We report 10 times, you decide
Fox News' Sean Hannity blasted U.N. emergency relief coordinator Jan Egeland this week for Egeland's criticism in late December of the initial, relatively modest response of some Western nations to the tsunami disaster. Hannity used a little creative geography to fuel the fire -- an exchange between Hannity and U.N. spokesman Bill Orme, from the Jan. 3 edition of "Hannity & Colmes":
"HANNITY: Bill, your undersecretary-general, Mr. Egeland, for humanitarian affairs and emergency relief, had the unmitigated gall and audacity to lecture North America and America and the world about being stingy and then lecture us about how we ought to be raising our taxes. Considering in light of all that we have donated in past years, shouldn't he be fired for such a callous, inaccurate remark?
"ORME: Well, what's inaccurate, Sean, is your depiction of his remark, which was broadcast live on at least a rival cable network. He did not single out the United States. He did not mention the United States.
"HANNITY: He said North America, did he not?
"ORME: He did not say North America.
"HANNITY: Yes, he did.
"ORME: No, he didn't.
"HANNITY: Yes, he did. I played it 10 times on my radio show."
Exactly what Hannity played 10 times on his show remains unclear. Here's what Egeland actually said to reporters on Dec. 28, according to the Associated Press:
"We were more generous when we were less rich, many of the rich countries. And it is beyond me, why are we so stingy, really ... Even Christmas time should remind many Western countries at least how rich we have become."
The day of Egeland's comments, the U.S. aid package still stood at less than the $40 million planned for Bush's inaugural bash this month in Washington. How many times, one wonders, did Hannity take note of that?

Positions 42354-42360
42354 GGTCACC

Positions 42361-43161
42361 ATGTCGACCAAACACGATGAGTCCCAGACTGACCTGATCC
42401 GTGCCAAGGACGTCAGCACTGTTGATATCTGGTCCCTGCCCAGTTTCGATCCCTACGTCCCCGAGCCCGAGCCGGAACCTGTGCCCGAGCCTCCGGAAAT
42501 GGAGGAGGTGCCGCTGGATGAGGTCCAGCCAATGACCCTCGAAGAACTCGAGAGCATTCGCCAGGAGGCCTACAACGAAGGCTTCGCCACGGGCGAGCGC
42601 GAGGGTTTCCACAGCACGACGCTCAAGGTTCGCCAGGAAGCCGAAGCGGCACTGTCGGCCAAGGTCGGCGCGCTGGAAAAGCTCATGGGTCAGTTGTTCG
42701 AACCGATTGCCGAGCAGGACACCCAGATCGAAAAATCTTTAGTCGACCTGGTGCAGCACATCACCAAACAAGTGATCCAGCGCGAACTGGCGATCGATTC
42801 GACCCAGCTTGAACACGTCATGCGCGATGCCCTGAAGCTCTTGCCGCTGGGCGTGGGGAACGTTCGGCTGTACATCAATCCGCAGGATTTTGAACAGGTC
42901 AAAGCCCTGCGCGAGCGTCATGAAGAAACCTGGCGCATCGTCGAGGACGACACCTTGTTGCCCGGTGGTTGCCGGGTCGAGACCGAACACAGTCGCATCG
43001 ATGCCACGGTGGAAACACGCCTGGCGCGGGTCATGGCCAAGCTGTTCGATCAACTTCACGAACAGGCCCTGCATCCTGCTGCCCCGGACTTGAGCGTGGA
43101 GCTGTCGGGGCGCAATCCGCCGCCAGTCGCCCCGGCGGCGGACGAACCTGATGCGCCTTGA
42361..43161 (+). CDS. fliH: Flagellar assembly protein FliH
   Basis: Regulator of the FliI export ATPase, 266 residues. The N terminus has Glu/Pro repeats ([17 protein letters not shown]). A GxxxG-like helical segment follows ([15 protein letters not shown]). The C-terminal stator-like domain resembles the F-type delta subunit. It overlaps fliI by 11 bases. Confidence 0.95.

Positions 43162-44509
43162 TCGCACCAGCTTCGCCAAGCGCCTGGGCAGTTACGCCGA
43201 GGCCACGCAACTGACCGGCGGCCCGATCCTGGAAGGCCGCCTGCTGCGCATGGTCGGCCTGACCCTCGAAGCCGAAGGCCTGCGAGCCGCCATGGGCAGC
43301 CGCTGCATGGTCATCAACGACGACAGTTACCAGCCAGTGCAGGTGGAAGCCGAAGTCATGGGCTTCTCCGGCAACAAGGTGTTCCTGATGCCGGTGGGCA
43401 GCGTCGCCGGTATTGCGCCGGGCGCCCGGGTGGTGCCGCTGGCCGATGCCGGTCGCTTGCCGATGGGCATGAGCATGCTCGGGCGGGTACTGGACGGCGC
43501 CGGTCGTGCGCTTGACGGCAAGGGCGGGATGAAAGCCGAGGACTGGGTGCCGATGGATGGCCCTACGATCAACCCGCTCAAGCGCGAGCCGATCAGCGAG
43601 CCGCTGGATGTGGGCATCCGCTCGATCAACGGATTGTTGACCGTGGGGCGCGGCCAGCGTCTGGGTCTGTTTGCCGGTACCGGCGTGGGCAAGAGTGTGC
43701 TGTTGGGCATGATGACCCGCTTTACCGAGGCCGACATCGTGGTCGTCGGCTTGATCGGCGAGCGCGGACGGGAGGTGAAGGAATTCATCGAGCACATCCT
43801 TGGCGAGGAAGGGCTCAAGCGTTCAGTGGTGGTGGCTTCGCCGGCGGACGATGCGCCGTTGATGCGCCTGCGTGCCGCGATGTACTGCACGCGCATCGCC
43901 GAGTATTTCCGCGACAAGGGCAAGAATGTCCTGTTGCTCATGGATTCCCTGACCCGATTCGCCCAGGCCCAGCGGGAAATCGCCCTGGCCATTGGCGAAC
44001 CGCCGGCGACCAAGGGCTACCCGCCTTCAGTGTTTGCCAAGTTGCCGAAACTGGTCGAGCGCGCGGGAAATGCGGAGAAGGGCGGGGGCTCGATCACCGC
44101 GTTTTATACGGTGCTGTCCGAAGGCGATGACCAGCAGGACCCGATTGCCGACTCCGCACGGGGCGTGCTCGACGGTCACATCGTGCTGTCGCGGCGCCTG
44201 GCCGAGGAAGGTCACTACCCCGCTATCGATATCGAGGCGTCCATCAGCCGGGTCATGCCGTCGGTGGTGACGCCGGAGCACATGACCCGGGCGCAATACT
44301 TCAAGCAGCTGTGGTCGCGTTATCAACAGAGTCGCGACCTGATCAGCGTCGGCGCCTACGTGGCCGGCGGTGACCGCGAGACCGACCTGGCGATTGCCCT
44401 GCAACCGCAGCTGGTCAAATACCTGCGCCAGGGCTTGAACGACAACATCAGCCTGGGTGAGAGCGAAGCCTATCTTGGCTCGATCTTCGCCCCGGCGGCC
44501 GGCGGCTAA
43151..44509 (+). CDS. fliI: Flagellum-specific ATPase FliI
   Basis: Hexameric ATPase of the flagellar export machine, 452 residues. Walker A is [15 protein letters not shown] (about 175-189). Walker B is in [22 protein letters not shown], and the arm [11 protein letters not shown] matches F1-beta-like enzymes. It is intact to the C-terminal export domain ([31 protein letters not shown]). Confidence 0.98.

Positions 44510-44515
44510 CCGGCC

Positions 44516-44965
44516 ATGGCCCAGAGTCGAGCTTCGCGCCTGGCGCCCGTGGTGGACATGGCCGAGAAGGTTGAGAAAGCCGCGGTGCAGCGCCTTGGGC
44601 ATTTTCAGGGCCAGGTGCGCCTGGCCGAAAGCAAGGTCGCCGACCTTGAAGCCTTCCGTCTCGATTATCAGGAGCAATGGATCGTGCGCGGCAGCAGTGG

The new Cold War
Is the Axis of Evil about to get a whole lot bigger? As if Iraq, Iran and North Korea weren't enough to worry about, now, according to one national security expert, there may be a whole new Cold War looming on the horizon.
The Heritage Foundation's Peter Brookes, a former Pentagon staffer, CIA and Naval intelligence officer, is warning that the U.S. better "pay attention" to the rising military and strategic alliance between Russia and China. He points to Russian Defense Minister Sergei Ivanov's recent announcement of a major joint military exercise, involving both ground troops and state-of-the-art weapons, that will take place on Chinese soil in the second half of 2005. A staunch conservative, Brookes rarely if ever is openly critical of the Bush administration. But he notes that increasingly "frosty relations" with the U.S. (which Bush-style unilateralist swagger probably doesn't do much to thaw) are the key driver of the evolving Sino-Russian relationship.
"The unprecedented nature of these military exercises -- and the possible long-term implications for American interests in the Pacific -- is mind-boggling," Brookes says. "After years of relative stagnation, a troubling sea change in Sino-Russian strategic relations is underway.
"But why the change? From the Russian perspective, cuddling up to Beijing has more to do with Russia's frosty relations with the West than the chill of the Russian winter. Decrying the American 'dictatorship of international affairs' during a December visit to India, Russian President Vladimir Putin wants to gently remind Washington (and the West) of Russian power -- and trouble-making potential. Bristling against NATO's expansion in Europe, Russia is looking for some way to increase Moscow's sagging global standing, as well as balance Western power. (The election of Western-leaning Viktor Yushchenko in last week's Ukrainian presidential run-off certainly increased Moscow's sense of international impotence.) So, what better way to fortify Moscow's increasingly weak strategic position in Europe than by teaming up with China to bolster Russia's standing in Asia?"